In draft negotiating guidelines unveiled on Wednesday, the bloc ruled out the “mutual recognition” of standards between the UK and EU as proposed by the Prime Minister in her Mansion House speech last week.
The six-page document, which will instruct EU chief negotiator Michel Barnier on how to deal with the UK in the next phase of talks, also rules out British membership of EU regulators such as the European Medicines Agency after Brexit – directly rebuffing the Prime Minister.
Presenting the guidelines at a press conference in Luxembourg, Donald Tusk, the president of the European Council, warned that the future relationship “will only be a trade agreement” because Ms May had refused to stay in the customs union and single market.
“One thing must be absolutely clear, and I’m not sure that we are on the same position here: there is no possibility to have some sort of exclusive form of single market for some part of our economies,” he said.
“I hope that during our negotiations and debates among the 27 EU leaders that we will make my position more clear for our partners in London.
“I fully understand and respect Theresa May’s political objective: to demonstrate, at any price, that Brexit could be a success and is the right choice. But sorry, it is not our objective.”
He added: “This will be the first FTA in history that loosens economic ties instead of strengthening them. Our FTA will not make trade between the UK and EU frictionless or smoother … this is the essence of Brexit.”
Other provisions in the draft include a stipulation that the future relationship should be overseen by the European Court of Justice, a red line for many Brexiteers. Ms May has previously suggested an independent regulator made up of representatives from both parties with a neutral chair.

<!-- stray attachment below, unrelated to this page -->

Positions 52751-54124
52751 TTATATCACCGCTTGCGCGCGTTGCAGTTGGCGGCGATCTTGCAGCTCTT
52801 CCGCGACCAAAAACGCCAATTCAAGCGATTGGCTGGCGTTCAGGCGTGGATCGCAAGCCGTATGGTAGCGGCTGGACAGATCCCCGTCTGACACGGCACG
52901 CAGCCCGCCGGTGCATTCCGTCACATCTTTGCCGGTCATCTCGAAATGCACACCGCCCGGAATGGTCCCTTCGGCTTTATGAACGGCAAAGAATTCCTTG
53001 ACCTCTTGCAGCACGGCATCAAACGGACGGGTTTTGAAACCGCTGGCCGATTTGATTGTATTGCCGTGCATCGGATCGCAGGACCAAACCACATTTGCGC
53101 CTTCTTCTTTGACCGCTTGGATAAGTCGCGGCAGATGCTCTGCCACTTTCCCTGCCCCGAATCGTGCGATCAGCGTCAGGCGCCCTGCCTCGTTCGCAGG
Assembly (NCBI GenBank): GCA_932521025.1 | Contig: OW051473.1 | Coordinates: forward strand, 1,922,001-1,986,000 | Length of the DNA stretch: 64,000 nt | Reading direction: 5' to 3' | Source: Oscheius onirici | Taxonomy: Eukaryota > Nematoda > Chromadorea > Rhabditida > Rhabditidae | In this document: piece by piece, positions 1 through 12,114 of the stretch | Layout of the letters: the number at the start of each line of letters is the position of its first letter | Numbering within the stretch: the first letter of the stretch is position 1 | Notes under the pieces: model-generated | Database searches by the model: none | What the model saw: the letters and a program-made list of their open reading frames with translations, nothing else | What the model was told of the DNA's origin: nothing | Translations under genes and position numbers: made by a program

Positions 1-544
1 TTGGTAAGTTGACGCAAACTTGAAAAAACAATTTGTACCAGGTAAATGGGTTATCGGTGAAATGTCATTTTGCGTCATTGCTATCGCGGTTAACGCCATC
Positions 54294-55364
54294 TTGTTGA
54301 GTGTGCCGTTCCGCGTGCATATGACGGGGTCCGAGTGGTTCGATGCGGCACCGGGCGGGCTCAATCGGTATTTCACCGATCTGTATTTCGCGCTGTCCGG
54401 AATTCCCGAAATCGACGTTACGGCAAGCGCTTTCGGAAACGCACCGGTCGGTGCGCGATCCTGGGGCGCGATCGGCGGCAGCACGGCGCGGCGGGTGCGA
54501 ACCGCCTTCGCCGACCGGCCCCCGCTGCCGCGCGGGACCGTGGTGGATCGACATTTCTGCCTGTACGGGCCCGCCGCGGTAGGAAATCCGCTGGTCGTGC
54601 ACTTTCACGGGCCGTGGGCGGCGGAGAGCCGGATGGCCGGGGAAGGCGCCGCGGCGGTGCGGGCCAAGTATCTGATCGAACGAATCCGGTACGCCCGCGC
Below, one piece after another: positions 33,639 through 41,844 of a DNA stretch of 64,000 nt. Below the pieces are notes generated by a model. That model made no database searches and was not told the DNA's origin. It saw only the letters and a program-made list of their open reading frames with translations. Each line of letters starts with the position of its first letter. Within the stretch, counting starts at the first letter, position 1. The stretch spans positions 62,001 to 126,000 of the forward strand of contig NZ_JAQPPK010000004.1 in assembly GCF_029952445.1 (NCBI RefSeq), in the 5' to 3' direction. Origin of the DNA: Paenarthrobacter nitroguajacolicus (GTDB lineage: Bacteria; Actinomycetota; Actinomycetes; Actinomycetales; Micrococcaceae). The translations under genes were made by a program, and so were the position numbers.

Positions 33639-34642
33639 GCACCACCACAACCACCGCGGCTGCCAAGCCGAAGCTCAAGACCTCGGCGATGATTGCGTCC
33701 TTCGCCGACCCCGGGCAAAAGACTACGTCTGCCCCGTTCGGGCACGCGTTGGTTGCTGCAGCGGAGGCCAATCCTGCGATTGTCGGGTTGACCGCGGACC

The EU expects there to be no tariffs and quotas on goods traded between the UK and EU, but customs checks for rules of origin are likely to apply – adding "friction" to trade. The EU says it wants to limit this, but that "checks and controls" are "inevitable". The EU also envisions continued cooperation on fishing policy and access to each others' waters.
The text states that if the UK position should “evolve” – likely to refer to membership of the single market and customs union – then the EU would reconsider its offer.
The guidelines say: “The European Council has to take into account the repeatedly stated positions of the UK, which limit the depth of such a future partnership. Being outside the customs union and the single market will inevitably lead to frictions.
“Divergence in external tariffs and internal rules as well as absence of common institutions and a shared legal system, necessitates checks and controls to uphold the integrity of the EU Single Market as well as of the UK market. This unfortunately will have negative economic consequences.”
The guidelines are subject to approval by the EU27 at the March summit of the European Council, but previous similar guidelines have been approved in literally minutes with very little discussion by member states, in a show of EU unity. A senior EU official however said the document “will change” in some way before its adoption, after scrutiny from EU27 ambassadors.
The official said that while Ms May was being more “realistic” in her speech last week, there were still “contradictions” in the UK position that meant the scope of the deal offered by the EU had to be limited.
Ms May’s proposal “sounds like something like ‘single market light’ or ‘customs union light’, which does not exist and cannot exist,” the official said.
The official added that “repeated reference in the Brexit debate to outcompeting the union and lowering standards” meant that the agreement to be bulletproof.
EU leaders will convene in Brussels on 22 March for the two-day European Council summit where they will be asked to sign off the guidelines, as well as consider issues relating to the transition period which is currently being negotiated.
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